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5 out of 5

The Road

The_Road_movie_poster Lisa and I recently watched The Road (2009,R).  From ScreenIt!:

A father tries to provide safety, shelter and food for his son while teaching him how to survive in a post-apocalyptic world where none of those are guaranteed.

Before the film was released, I had a couple tickets to an advanced screening.  Unfortunately, it was a couple hours away and on a week I decided not to go (figuring I'd just see it a few weeks later when it was released).  Apparently something went badly wrong with the release and marketing of the film because it was never shown anywhere near us.

When we watched it recently as a rental, we realized that somehow Lisa had missed much of the strong, emotional father-son connection when reading the book.  We also thought there might have been some meaning in a detail that Lisa remembered from the end that I didn't (a spoiler that I won't elaborate on here).

I loved the book and the film both and that the latter seemed so true to the former.  I give it 5 out of 5.

The Blind Side

225px-Blind_side_poster After opening presents Christmas morning, we went to see The Blind Side (2009,PG-13).  From ScreenIt!:

A confident woman and her Southern family take in a poor and undereducated teen, give him the home life he never had, and help him hone his football skills that make him a top college prospect.

The scenes in the projects of Memphis reminded me of the times Lisa and I visited similar places in Knoxville to bring kids to church.  Although I think some of the film’s critics make valid points, (as I mentioned before) I’m a sucker for inspiring sports movies and themes of racial reconciliation.

I give it 5 out of 5.


200px-HumanFactorInvictus Last night I went with friends from work to see Invictus (PG-13,2009).  From ScreenIt!:

The newly elected President of South Africa hopes to begin reconciliation among his black and white constituents by urging them to unite behind the nation's rugby team in the World Cup.

Over coffee afterwards, one of my friends talked about what it was like experiencing these events first-hand as an Afrikaner in South Africa.  She said the film brought back so many memories.  First of all, she was impressed with Freeman’s and Damon’s accents…saying they were spot-on.  Also, she indicated that the filmmakers did an excellent job of capturing the spirit of what the South Africans felt and experienced during that time.  Her family had gathered to celebrate her 21st birthday and watched the match together on a big screen.  Although they didn’t realize it at the time, she said that when Mandela walked onto the field wearing the #6 jersey of the Springboks (South African national rugby team, a deep-rooted symbol of Apartheid) it was a major turning point for their country and its racial reconciliation.  The celebrations in the streets afterwards were the first time they had done so without fear of violence and riots.  She said her parents have made big changes in their outlook since then.  On the other hand, her brother has not (still doesn’t want to use the same facilities as blacks, send his kids to school with blacks, etc.).  She said that the black middle class is growing and that it’s not unusual to see blacks buying homes in previously-white-only neighborhoods.  Unfortunately, the shanty towns are still prevalent.  Despite the fact that the country’s old flag (another symbol of Apartheid) was not banned, you never see it flown at sporting events any more.  She said the rugby was very realistic too, and she wanted to jump up and cheer during the film.  She wondered if the rest of us (who didn’t share that same personal connection with the story) would find it boring.  We didn’t.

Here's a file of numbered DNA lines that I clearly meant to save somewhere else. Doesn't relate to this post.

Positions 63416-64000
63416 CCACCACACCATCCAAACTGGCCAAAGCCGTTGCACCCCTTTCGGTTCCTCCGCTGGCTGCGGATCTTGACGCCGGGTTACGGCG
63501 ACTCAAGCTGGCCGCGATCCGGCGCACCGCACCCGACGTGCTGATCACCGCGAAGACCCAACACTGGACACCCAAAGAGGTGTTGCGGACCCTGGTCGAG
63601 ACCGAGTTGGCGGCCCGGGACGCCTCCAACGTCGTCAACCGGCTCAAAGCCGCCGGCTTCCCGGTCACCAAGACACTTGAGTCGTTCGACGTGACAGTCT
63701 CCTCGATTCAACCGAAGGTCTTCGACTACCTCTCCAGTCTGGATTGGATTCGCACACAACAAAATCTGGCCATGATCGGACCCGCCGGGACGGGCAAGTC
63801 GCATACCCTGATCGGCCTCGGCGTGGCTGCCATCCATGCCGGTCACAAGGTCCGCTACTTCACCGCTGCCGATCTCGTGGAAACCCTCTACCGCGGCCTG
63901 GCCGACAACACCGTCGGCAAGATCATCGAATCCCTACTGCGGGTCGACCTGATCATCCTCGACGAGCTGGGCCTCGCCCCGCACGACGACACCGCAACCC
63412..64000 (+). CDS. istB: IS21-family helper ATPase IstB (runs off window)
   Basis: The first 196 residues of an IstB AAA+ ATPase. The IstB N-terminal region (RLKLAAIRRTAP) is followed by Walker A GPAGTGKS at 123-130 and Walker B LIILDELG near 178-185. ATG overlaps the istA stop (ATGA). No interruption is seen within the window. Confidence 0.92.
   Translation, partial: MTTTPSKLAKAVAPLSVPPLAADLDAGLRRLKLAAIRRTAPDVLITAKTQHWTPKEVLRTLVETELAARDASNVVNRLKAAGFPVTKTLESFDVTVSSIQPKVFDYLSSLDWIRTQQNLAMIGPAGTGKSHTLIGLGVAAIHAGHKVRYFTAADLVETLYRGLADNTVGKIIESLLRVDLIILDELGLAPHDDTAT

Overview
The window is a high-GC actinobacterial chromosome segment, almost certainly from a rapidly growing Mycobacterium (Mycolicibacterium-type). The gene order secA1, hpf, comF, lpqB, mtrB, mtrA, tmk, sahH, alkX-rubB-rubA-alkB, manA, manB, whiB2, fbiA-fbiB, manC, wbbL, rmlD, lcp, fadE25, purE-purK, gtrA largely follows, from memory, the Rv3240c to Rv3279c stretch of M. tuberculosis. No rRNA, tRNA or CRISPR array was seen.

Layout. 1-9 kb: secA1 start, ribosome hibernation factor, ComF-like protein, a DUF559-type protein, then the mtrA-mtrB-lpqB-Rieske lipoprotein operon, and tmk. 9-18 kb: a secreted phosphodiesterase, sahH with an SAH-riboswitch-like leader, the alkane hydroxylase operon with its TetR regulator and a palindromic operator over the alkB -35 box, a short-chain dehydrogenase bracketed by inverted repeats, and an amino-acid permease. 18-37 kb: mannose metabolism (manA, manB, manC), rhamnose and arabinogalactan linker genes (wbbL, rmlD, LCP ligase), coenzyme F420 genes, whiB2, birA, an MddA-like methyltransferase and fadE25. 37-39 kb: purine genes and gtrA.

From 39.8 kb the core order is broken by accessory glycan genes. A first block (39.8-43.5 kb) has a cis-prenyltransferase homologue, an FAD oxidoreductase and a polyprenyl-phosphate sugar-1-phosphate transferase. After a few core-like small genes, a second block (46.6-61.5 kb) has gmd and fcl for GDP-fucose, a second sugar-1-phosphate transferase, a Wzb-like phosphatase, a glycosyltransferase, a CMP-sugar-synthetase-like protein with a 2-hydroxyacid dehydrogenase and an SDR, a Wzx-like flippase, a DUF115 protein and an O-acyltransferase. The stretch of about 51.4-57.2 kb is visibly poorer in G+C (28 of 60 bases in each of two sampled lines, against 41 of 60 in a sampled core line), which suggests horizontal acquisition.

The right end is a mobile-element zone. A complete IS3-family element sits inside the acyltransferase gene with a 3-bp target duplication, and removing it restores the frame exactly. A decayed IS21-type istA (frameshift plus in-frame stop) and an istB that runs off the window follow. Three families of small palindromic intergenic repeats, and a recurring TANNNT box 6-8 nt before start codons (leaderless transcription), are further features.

I’m a sucker for sports movies and a sucker for movies about racial reconciliation, so I didn’t stand a chance.

I give it 5 out of 5.



Back in July we watched E.T. for family movie night.  From ScreenIt!:


An alien misses his spaceship ride home and is befriended by a young boy until his crew returns for him.


This is one of the first movies I remember seeing in the theater (I was 10).  The first one was Star Wars (when I was 5).  I also remember seeing a Star Trek film but I don't know if it was the 1st one (when I was 7) or the 2nd (when I was 10).  It was actually a drive-in when I saw E.T. as a kid.

I give it 5 out of 5.

Back to the Future

200px-Back_to_the_future Friday night we watched Back to the Future (1985,PG) for family movie night.  From Wikipedia:

Back to the Future is a 1985 science fiction adventure film directed by Robert Zemeckis, co-written by Bob Gale and produced by Steven Spielberg. The film stars Michael J. Fox as Marty McFly, as well as Christopher Lloyd, Crispin Glover, Lea Thompson and Thomas F. Wilson. Back to the Future tells the story of Marty McFly, a teenager who is accidentally sent back in time from 1985 to 1955. He meets his parents in high school, accidentally attracting his mother's romantic interest. Marty must repair the damage to history by causing his parents to fall in love, while finding a way to return to 1985.

This is one of my favorites of all time.  I remember walking out of the theater after seeing this film and realizing that I had been so engaged that I had spared zero attention for anything else but the movie for those previous two hours.  I'm not sure I've had that experience with any other film.

I give it 5 out of 5.


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